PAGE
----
A Park Ranger Turned Climate Activist

For 25 years, Brian Ettling worked as a seasonal park ranger at Crater Lake National Park in Oregon and Everglades National Park in Florida. He has made it his life’s mission to take action on climate change. Since first volunteering with CCL in 2012, he has given over 200 climate change talks as a seasonal park ranger, Toastmaster, Climate Reality Project Leader, and volunteer. Brian recently completed a tour across his home state of Missouri in October 2018 to speak at Oakville High School (‘87), William Jewell College (‘92), The University of Missouri, St. Louis Community College, and St. Louis University. On his tour, he spoke to hundreds of faculty, students, and community members to promote CCL and climate action.

When not advocating for climate solutions, Brian enjoys spending time in nature with his wife, Tanya, where they live in Portland, Oregon. He hopes that his tour inspires others to travel across their own home states to promote environmental advocacy. Brian believes it can be a very rewarding experience to return to your old high school or college to inspire students to act on climate change.

What got you involved in CCL?

For 25 years, I was a seasonal park ranger at Crater Lake National Park, Oregon and Everglades National Park, Florida. I learned about and saw sea level rise in the Everglades and I witnessed the diminished annual snowpack and a more intense fire season at Crater Lake National Park. Seeing the negative impacts of climate change in our national parks motivated me to do climate advocacy during the past 10 years and to get in involved with CCL in 2012.

What did you like about CCL?

When I finally stumbled across CCL in May 2012, my thought was, “Where have you been my whole life!” I had been worried about this issue for years and here was an organization that was nationwide and action-oriented. Even more, I loved that they were bi-partisan, working with conservatives and liberals on on a market-based solution. There were so many pluses for me that I could easily get involved.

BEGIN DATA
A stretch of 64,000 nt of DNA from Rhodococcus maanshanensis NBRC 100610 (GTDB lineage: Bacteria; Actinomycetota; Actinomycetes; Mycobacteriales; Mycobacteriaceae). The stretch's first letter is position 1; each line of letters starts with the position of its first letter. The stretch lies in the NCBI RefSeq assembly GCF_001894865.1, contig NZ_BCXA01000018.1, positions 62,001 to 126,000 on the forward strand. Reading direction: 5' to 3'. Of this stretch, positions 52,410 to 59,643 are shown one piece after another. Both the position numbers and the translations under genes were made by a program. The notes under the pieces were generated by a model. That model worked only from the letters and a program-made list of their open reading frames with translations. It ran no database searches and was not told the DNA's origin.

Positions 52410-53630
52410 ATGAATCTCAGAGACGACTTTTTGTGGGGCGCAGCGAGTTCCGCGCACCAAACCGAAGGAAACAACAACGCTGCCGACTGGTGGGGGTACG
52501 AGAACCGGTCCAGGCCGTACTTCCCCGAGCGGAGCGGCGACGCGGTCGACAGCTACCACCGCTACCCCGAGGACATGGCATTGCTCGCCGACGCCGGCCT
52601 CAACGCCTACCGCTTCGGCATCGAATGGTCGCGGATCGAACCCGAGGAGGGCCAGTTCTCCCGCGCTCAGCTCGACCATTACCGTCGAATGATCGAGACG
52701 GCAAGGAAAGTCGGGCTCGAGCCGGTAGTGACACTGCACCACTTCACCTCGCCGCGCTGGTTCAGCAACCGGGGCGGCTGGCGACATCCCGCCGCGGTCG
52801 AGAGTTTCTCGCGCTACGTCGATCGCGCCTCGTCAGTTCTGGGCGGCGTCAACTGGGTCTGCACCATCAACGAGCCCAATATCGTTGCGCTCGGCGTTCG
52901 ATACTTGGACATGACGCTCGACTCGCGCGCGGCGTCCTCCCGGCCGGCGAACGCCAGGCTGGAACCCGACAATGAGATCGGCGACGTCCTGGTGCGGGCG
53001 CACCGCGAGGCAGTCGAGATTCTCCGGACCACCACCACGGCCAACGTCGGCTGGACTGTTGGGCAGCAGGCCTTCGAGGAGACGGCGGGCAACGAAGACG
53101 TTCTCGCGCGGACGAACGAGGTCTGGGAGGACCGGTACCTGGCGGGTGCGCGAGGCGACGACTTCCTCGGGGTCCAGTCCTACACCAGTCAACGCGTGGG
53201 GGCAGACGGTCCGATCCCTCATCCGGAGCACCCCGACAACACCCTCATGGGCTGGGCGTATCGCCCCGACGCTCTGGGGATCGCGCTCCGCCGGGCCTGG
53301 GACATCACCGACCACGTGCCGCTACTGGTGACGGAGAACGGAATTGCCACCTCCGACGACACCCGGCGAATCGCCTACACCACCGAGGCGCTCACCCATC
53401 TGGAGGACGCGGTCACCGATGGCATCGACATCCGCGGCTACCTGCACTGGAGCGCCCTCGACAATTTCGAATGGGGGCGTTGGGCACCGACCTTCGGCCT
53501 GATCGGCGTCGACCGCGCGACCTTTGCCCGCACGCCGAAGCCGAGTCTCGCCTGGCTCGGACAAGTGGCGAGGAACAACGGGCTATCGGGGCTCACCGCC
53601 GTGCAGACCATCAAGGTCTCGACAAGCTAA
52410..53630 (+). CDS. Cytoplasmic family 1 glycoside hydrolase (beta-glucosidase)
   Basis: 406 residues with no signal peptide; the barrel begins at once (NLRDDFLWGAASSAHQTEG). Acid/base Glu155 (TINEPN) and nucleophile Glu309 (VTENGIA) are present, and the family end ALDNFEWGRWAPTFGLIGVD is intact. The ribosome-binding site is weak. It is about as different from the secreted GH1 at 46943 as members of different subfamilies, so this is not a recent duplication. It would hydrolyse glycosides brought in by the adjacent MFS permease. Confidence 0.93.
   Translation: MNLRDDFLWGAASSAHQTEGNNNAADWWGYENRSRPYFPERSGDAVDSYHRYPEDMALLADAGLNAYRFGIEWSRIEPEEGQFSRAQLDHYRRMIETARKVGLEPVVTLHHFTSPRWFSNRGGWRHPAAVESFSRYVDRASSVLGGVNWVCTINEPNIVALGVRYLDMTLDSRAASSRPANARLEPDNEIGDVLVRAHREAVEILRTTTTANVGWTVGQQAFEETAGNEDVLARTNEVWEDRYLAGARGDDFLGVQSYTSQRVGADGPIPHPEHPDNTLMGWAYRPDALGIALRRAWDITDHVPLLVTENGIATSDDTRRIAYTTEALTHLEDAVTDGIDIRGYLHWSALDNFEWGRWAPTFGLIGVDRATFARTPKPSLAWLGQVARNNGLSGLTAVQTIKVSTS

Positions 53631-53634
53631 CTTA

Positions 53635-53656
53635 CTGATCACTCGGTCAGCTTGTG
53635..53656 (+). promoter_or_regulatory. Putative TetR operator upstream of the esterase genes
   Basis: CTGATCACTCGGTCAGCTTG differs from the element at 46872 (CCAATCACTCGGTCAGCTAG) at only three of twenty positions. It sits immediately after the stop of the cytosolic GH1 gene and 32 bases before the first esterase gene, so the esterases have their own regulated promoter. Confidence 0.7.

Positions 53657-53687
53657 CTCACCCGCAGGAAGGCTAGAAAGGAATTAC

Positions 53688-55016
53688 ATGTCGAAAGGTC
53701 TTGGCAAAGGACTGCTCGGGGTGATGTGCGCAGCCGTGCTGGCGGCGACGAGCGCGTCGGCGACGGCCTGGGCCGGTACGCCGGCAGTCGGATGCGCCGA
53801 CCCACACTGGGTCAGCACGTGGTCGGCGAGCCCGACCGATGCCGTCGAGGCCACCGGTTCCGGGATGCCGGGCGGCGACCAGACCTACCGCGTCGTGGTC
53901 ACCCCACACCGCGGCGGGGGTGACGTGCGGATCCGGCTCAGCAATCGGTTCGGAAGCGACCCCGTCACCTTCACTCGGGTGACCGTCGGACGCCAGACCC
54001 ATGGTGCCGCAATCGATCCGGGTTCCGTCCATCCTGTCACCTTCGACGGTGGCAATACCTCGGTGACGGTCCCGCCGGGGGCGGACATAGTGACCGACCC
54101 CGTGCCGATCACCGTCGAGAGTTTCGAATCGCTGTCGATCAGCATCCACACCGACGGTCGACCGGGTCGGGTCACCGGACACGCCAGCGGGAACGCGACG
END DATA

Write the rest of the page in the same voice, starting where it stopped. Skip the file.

What was your tour in Missouri like?

My alma mater, William Jewell College, approached me last December and asked me to give an economics lecture and I said, “Well, I’ll do it as long as I can do it on Citizens’ Climate Lobby and carbon fee-and-dividend.” That was really exciting, to be able to go back and repay my college and try to engage students the way that I was engaged thirty years ago. Then University of Missouri in Columbia MO approached me around the same time, so I asked each school if I could bundle this trip. I hated the thought of flying home and then flying back out to Missouri separately. Luckily both colleges were thrilled about me doing a bundled trip. Even more, since I’m originally from St. Louis and my parents, extended family, and in-laws are in St. Louis,  I figured I may as well try to get in some climate talks in my hometown. So I emailed St. Louis Community College where I used to teach, I approached my old high school, and a friend at St. Louis University asked me to speak there. It just all came together serendipitously.

What do you find challenging about talking about climate change in a red state?

People can feel hopeless in a deep red state like their opinions and actions don't matter. The top questions I get when I give presentations in red states and conservative red areas are: "How do I respond to my family, neighbors, friends and co-workers who disagree with me about climate change?" and "Why should I act when my members of Congress won't listen to us on climate change?' I then try to emphasize in my talks that they do matter and their actions make a difference. I try to give tips on engaging people who disagree with them about climate change and provide success stories of people who engaged their conservative members of Congress.

What keeps you motivated to do this work?

I saw the damage that humans can do to our national parks. I don't want to see the same damage happen to our planet. I want to leave behind a livable planet for my nieces and nephews and future generations.

My personal quote I created is, “Each and every one of us can change the world, and we do this by the way we vote, the products we buy, and the attitudes we share with each other.” I just want to make sure that I leave no stone unturned, as far as knocking on as many doors as possible, writing blogs, engaging friends on this issue, and lobbying members of Congress. The more I work on this issue, the more I see how many other great people working on this too. For me it seems like I’m keeping up with so many amazing people on this.

You often hear, “Think globally, act locally,” but I’ve put my own twist on that. Somedays, I don’t want to act locally. For me, it’s more of what I can do daily on this issue: “Think globally, act daily.” Take a family member to a park, write a member of Congress, be supportive of someone giving a presentation, but make sure you do something daily. That’s what keeps me going.